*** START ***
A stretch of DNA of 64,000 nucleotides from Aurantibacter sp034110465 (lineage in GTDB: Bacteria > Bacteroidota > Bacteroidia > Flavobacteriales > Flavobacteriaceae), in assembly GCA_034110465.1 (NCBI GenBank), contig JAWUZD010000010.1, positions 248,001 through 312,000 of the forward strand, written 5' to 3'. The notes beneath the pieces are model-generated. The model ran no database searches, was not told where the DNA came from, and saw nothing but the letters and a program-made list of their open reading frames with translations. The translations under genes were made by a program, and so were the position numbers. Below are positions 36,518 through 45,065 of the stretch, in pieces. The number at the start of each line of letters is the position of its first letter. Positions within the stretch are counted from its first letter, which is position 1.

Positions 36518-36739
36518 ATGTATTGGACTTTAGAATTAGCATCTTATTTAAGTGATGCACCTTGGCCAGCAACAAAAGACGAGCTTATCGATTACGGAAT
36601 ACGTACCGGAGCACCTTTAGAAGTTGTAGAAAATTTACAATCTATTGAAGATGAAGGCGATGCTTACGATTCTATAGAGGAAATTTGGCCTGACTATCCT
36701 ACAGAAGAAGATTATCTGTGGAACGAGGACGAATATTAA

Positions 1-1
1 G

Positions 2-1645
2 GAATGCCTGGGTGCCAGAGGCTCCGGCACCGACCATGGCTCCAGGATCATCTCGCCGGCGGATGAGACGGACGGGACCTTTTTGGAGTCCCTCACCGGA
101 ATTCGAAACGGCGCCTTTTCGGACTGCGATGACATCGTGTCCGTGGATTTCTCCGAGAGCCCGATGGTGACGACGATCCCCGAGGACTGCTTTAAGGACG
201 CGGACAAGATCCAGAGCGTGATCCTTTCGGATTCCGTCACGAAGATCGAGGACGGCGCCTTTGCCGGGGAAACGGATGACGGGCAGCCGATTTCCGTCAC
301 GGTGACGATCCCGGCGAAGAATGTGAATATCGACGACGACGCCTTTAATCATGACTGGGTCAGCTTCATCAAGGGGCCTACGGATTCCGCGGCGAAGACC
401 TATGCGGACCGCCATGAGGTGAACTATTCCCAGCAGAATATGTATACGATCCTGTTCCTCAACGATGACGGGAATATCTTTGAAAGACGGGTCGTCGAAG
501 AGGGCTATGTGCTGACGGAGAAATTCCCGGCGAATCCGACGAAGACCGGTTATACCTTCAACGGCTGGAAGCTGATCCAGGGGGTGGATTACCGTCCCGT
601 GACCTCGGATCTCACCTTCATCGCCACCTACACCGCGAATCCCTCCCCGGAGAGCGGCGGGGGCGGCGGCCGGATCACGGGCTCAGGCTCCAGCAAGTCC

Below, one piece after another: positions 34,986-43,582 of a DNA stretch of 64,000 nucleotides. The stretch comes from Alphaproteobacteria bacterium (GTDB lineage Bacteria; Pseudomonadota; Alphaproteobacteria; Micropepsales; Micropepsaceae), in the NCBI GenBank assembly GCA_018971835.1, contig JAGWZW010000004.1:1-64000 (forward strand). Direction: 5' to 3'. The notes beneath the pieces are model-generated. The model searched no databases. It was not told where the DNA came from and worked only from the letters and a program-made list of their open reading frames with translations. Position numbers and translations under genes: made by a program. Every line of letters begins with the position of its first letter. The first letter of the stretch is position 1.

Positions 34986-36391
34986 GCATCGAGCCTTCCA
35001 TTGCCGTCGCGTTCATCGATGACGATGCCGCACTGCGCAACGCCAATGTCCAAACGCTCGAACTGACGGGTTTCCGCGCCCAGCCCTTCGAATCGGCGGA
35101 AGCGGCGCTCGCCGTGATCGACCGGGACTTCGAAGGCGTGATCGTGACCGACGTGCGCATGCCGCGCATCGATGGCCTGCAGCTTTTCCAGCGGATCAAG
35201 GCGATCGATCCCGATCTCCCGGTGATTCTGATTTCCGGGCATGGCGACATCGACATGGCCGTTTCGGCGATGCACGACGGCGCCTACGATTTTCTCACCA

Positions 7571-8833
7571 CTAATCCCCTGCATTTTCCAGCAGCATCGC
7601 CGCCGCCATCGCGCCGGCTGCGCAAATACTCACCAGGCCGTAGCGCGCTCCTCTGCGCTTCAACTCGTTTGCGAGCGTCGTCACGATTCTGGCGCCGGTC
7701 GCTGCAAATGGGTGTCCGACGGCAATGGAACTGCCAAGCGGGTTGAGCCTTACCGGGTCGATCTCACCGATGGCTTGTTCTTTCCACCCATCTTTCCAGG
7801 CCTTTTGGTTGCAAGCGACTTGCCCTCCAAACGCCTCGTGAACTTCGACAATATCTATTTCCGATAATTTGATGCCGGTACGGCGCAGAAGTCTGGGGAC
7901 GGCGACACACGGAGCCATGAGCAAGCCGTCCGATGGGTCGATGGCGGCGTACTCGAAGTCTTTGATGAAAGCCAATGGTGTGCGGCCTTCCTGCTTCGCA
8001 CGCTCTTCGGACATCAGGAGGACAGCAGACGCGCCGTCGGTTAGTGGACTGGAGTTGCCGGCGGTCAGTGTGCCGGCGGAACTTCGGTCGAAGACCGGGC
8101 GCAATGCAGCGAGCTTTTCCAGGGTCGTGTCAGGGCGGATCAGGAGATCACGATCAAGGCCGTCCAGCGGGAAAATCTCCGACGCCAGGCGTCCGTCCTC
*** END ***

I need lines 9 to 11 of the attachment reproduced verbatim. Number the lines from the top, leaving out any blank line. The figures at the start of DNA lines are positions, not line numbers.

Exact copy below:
2 GAATGCCTGGGTGCCAGAGGCTCCGGCACCGACCATGGCTCCAGGATCATCTCGCCGGCGGATGAGACGGACGGGACCTTTTTGGAGTCCCTCACCGGA
101 ATTCGAAACGGCGCCTTTTCGGACTGCGATGACATCGTGTCCGTGGATTTCTCCGAGAGCCCGATGGTGACGACGATCCCCGAGGACTGCTTTAAGGACG
201 CGGACAAGATCCAGAGCGTGATCCTTTCGGATTCCGTCACGAAGATCGAGGACGGCGCCTTTGCCGGGGAAACGGATGACGGGCAGCCGATTTCCGTCAC